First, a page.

by Austin Dziki
This is my first season with Panacetacea working as a field intern for the 2015 Humpback Survey in the Gulf of Chiriqui. We have made it to Isla Secas, our home base for the research project. Our goal is to complete 25 boat days where we venture out through the archipelagos in search of Humpbacks in their breeding grounds. The Gulf of Chiriqui is a unique breeding ground due to the fact that whales from both the Northern and Southern Hemisphere migrate to these waters. Going out in the boat and capturing photo I.D.'s of the whale's fluke is how we identify individual whales, they act like a fingerprint for each whale. Through collaboration with photo I.D. records from Humpback feeding grounds, we are able to determine where the whales we see here have come from. This information has important implications in understanding Humpback behavior and helps protect and conserve the species as a whole.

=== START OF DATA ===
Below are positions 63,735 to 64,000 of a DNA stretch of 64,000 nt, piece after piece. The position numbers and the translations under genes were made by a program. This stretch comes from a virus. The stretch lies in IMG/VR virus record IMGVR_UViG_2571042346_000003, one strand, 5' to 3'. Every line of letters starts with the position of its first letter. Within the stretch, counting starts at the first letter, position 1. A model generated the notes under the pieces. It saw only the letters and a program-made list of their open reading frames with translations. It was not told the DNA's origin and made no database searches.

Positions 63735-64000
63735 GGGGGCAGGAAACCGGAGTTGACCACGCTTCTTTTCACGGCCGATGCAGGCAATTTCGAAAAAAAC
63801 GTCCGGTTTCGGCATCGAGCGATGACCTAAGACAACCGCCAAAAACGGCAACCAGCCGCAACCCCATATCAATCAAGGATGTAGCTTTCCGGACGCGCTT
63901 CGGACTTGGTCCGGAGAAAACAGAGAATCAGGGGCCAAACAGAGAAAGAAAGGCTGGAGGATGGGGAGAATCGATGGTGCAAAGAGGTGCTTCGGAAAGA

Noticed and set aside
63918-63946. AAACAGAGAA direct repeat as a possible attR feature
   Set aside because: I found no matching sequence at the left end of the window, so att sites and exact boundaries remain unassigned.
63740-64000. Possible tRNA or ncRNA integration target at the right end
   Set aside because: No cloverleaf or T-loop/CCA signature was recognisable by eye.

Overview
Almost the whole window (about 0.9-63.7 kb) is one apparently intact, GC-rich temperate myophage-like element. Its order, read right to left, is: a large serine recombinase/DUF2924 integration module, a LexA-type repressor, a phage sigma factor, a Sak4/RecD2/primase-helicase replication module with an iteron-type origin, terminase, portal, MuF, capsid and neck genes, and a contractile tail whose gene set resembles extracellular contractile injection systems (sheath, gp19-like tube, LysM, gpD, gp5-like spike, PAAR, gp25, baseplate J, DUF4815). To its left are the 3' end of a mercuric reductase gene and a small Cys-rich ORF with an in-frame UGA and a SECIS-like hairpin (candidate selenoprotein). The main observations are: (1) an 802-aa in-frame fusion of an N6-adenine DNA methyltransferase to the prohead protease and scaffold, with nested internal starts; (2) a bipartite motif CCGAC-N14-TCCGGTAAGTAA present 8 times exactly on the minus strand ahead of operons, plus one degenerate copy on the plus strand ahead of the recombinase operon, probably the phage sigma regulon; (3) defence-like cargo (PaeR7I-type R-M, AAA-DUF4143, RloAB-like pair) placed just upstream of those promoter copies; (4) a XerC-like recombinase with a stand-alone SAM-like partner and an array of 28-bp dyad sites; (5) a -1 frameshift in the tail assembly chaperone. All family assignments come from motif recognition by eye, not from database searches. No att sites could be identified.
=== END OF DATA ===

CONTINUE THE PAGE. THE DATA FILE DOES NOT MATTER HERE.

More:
This season is off to a strong start; on our way out to the island, not even a full boat day, we saw bottlenose and spotted dolphins as well as 12 Humpbacks! I don't think I have seen a Humpback whale since I was 14 in Bar Harbor Maine, but it is always a special experience. Our first encounter was uniquely special, however. We found a mom and her newborn calf as well as three large male escorts. The mother was simultaneously supporting the calf, who needed help swimming, while keeping it safe from the three males. All of the whales stayed close to the surface for about 45 minutes allowing us to get great photos and even some video of the mother and calf swimming together. This felt different than my last whale watch, like we were observing the whale's natural behavior in a tense moment for a mother and her newborn. It was an exciting start to my work with Panacetacea and I am very excited for a productive field season.